‘Cease and desist’:The top Sydney school taking on private coaching colleges

The principal at James Ruse Agricultural High is pushing for a crackdown on private coaching colleges,accusing them of taking top public schools’ assessments and exam papers without authorisation for use in tutoring centres.

In an email sent to 500 school principals,James Ruse’s Rachel Powell said she is working with the NSW Education Department to draft cease-and-desist letters to tutoring centres over concerns they are using the selective school’s resources,assessment tasks and trial exams.

The principal at James Ruse Agricultural High is pushing for coaching colleges to stop using public schools’ exams,assessments and materials in their centres.

The principal at James Ruse Agricultural High is pushing for coaching colleges to stop using public schools’ exams,assessments and materials in their centres.Jessica Hromas

Education officials say they are investigating the issue,and legal action may be considered if tutoring operators are using Education Department copyrighted materials,without permission,to promote their businesses.

The multimillion-dollar tutoring industry has grown significantly in the past 20 years,with some colleges claiming to have tutored hundreds of the state’s top-performing HSC students last year.

The former head of English at Sydney Boys High,Cassandra Pride,said it was common for public school teachers to see their own testing,assessment and content materials being handed out by coaching colleges.

“Teachers spend years developing the skills,knowledge and expertise to create these resources and produce resources specifically designed for their students. Tutoring centres have used writing stimuli,exam questions and assessment prompts that have been carefully and expertly created by selective schools,” Pride said.

Students often pass on school materials to the colleges,she said,while many top-performing HSC students go on to coach in the tutoring centres after they graduate.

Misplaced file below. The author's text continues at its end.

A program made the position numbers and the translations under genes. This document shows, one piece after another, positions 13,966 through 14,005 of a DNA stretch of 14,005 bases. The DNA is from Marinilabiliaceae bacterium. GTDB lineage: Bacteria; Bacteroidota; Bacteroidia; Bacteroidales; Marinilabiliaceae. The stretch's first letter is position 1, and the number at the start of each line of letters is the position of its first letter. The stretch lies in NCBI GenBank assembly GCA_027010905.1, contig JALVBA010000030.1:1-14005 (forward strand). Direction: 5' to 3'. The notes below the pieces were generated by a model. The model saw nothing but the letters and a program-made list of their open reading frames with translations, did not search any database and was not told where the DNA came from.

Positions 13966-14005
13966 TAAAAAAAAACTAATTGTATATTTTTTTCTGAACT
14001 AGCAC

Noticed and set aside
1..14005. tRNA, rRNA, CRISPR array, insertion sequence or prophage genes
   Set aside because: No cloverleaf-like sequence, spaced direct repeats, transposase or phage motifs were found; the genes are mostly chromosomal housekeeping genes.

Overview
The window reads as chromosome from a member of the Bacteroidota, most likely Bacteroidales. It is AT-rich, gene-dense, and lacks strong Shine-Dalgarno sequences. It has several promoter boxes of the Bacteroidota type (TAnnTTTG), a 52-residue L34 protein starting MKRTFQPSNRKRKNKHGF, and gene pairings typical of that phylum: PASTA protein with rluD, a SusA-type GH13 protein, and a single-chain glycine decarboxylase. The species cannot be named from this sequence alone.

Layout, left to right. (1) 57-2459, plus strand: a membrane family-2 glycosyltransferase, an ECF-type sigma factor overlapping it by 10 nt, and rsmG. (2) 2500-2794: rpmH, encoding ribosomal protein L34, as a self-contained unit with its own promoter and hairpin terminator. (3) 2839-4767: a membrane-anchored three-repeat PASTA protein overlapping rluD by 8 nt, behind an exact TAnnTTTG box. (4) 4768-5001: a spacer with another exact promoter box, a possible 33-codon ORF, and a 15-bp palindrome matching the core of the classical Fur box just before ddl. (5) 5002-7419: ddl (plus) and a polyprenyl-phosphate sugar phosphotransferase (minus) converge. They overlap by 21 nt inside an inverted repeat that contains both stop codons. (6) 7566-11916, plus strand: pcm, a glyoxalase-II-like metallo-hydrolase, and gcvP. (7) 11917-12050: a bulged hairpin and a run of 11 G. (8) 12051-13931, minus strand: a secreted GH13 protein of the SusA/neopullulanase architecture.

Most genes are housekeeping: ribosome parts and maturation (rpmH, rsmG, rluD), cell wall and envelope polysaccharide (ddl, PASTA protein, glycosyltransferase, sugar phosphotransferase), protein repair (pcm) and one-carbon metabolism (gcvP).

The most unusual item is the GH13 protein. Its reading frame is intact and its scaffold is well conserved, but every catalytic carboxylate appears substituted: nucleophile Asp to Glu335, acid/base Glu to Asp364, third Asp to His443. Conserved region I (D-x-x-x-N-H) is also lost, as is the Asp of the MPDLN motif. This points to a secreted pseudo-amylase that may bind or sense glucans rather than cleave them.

“I find it concerning that families are paying for what the public system is producing. Teaching is more than handing out a resource,it is knowing your students and how learning happens.”

In the letter sent to NSW school principals this week,Powell said she is working with the department to have cease-and-desist letters written to “a number of coaching centres because they are using our tasks,trial exam papers,and sometimes just putting their watermark on our clearly named and logoed resources.”

“If you have any evidence of this happening with your school resources,please let me know … because we can add you to the letters. I already have some evidence from Killara[High],North Sydney Boys and Girls and Sydney Boys and Girls,” Powell wrote.

Hundreds of private tutoring businesses operate in NSW,many specialising in HSC coaching in higher-level maths,physics and chemistry.

Australian Tutoring Association chief executive Mohan Dhall said private coaching colleges often ask their students to see the assessments being done in schools “on pretext of helping them do well”.

“An issue is that these school assessment tasks and tests can become an opportunity for commercial gain for private colleges. This could be done by tutors taking those resources and distributing them to their students enrolled in their coaching centres,or if they are used in marketing materials,” Dhall said.

“To me that is a breach of statutory licensing rules. If you’ve got the logo of a private or public school on a task then there is implied authorisation by that institution. The schools are basically being used by profit-making business.

The letter sent by James Ruse principal Rachel Powell.

The letter sent by James Ruse principal Rachel Powell.Supplied

“Tutors in private enterprises who badge themselves as being top performers should be confident to create the resources themselves.”

Dhall said another issue raised by the sharing of assessment tasks is how much the private coaching colleges and tutors are then assisting students to complete tasks.

NSW Secondary Principals’ Council president Craig Petersen said teachers spend hours creating materials,assessments and tests for their students. “It is simply unethical for others to use them without permission,especially if they are using the material for profit”.

“It also has the potential to undermine the school’s educational program as students become increasingly focused on preparing narrow responses to the test[rather] than engaging with the variety of activities and content,” he said.

TheHerald asked to speak to Powell. The NSW Education Department declined.

The department said it would be a potential breach of copyright if coaching colleges were using exams,assessments and work prepared by individual public schools as part of the work they set students in their centres and programs.

“The department takes these matters seriously and legal action is considered if tutoring operators use Education Department copyright to promote their business,” they said,adding that they do not have regulatory oversight of the tutoring industry sector.

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Lucy Carroll is education editor of The Sydney Morning Herald. She was previously a health reporter.

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